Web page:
Part three of the Ring follows the journey of Siegfried, son of Siegmund and Sieglinde, from naive fearless boy to supreme hero. With the re-forged sword of his father, he conquers magical obstacles to reach his prize, Brünnhilde. Jay Hunter Morris took over the title role, one of the most demanding in the repertoire, days before the production’s premiere and reprised his acclaimed portrayal in this live transmission the following week. Deborah Voigt is Brünnhilde and Bryn Terfel sings the Wanderer.
 Conductor: Fabio Luisi
 Cast: Deborah Voigt, Patricia Bardon; Jay Hunter Morris, Gerhard Siegel, Bryn Terfel, Eric Owens.
 Run Time: 4 hours, 25 mins. (15 min. intermission)
Original live transmission: November 5, 2011
$20, $18 seniors, $15 children/students

Wednesday, May 23, 2012
5:30 p.m. – Götterdämmerung (Twilight of the Gods)
 The Ring cycle concludes with a cataclysmic climax of betrayal and loss as focus shifts from the realm of the gods to the power and ambition of human beings. It is left to Brünnhilde, in the legendary Immolation Scene that brings the cycle to a close, to restore balance to the world. Deborah Voigt stars as Brünnhilde and Jay Hunter Morris is Siegfried—the star-crossed lovers doomed by fate.
 Conductor: Fabio Luisi
 Cast: Deborah Voigt, Wendy Bryn Harmer, Waltraud Meier; Jay Hunter Morris, Iain Paterson, Eric Owens, Hans-Peter König.
Original live transmission: February 11, 2012
 Run Time: 4 hours, 48 mins. (15 min. intermission)
$20, $18 seniors, $15 children/students

Bundle Price for all 5 broadcasts: $80 reg., $70 seniors, $60 children/students
Bundle packages cannot be purchased online.
Patrons must call or visit the Box Office for these purchases.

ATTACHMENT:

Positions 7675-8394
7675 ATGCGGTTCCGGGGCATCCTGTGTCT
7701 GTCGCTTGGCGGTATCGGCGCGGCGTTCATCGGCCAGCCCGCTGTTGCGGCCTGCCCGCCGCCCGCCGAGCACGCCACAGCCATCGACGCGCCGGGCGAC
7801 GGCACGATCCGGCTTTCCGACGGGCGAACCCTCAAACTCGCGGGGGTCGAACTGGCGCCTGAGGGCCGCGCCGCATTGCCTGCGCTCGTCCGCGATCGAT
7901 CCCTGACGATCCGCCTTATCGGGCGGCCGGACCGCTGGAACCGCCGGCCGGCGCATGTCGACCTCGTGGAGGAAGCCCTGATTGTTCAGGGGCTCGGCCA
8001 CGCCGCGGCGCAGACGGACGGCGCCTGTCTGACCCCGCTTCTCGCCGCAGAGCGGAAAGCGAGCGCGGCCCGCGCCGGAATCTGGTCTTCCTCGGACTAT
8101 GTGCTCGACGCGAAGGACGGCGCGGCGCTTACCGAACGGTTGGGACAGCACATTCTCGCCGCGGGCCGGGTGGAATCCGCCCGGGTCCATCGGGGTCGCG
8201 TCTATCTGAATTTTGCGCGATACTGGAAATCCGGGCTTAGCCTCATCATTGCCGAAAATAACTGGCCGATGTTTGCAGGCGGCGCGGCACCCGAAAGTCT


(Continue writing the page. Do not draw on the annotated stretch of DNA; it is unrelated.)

Tickets are available through the Quick Center Box Office: (203) 254-4010, or toll-free 1-877-ARTS-396. (1-877-278-7396). Tickets can also be purchased online at www.quickcenter.com.

The Regina A. Quick Center for the Arts is located on the campus of Fairfield University at 1073 North Benson Road in Fairfield, Connecticut. Entrance to the Quick Center is through the Barlow Road gate at 200 Barlow Road. Free, secure parking is available. Access for people with disabilities is available throughout the Quick Center for audience members and performers. Hearing amplification devices are available upon request at the Box Office. Fairfield University is located off exit 22 of Interstate-95. For further information and directions, call (203) 254-4010 or 1-877-278-7396, or visit www.quickcenter.com

Terrence Mann, Pat Sajak on Tap This Summer in Summer Series at UConn


Connecticut Repertory Theatre’s popular Nutmeg Summer Series will feature two award-winning Broadway musicals, Man of La Mancha and Pirates of Penzance, and Neil Simon’s The Odd Couple starring Pat Sajak and Joe Moore. Tickets are available as a subscription or as single tickets by calling 860-486-2113 and visiting www.crt.uconnn.edu.

The season will kick-off with the five-time Tony Award-winning musical, Man of La Mancha.  Broadway legend and last season’s Henry Higgins Terrence Mann returns to play the unforgettable Don Quixote.  Mann originated the roles of Rum Tum Tugger in Cats, Javert in Les Miserables, and the Beast in Disney’s Beauty and the Beast on Broadway. He leads a cast which includes last summer’s audience favorite Richard Ruiz who played Alfred Dooliitle in last summer’s My Fair Lady and Alix Paige who played Eliza.

The Odd Couple will star Wheel of Fortune’s Pat Sajak as Felix Unger and veteran news anchor and featured actor in the original "Hawaii Five-0" Joe Moore as Oscar Madison. Sajak and Moore will be joined on stage by Broadway veteran comic actors Patrick Kerr as Vinnie.  Kerr is probably best known for his recurring role as Noel Shempsky on TV’s "Frasier" and appearances on "Curb Your Enthusiasm" and "Seinfeld."

CRT welcomes back master comedian Steve Hayes (Horton the Elephant in last summer’s production of Seussical the Musical) as the Modern Major General in Gilbert and Sullivan’s Pirates of Penzance.  Hayes is the winner of the Backstage Bistro Award for Comedy Performer of the Year, and three-time winner of the MAC Award for Outstanding Comedian.  Liz Larsen, as Ruth, will join him onstage.

PERFORMANCE AND TICKET INFORMATION

Evening performances start at 7:30 pm on Tuesdays, Wednesdays and Thursdays, and at 8 pm on Fridays and Saturdays. Matinee performances start at 2 on Saturdays and Sundays. Subscription package options range from $30 to $93. Single ticket prices range from $10 to $45.

All performances will be in the Harriet S. Jorgensen Theatre on the UConn campus, Storrs.  The venue offers air-conditioned comfort and convenient free parking in Lot 9 and paid parking in the North Garage.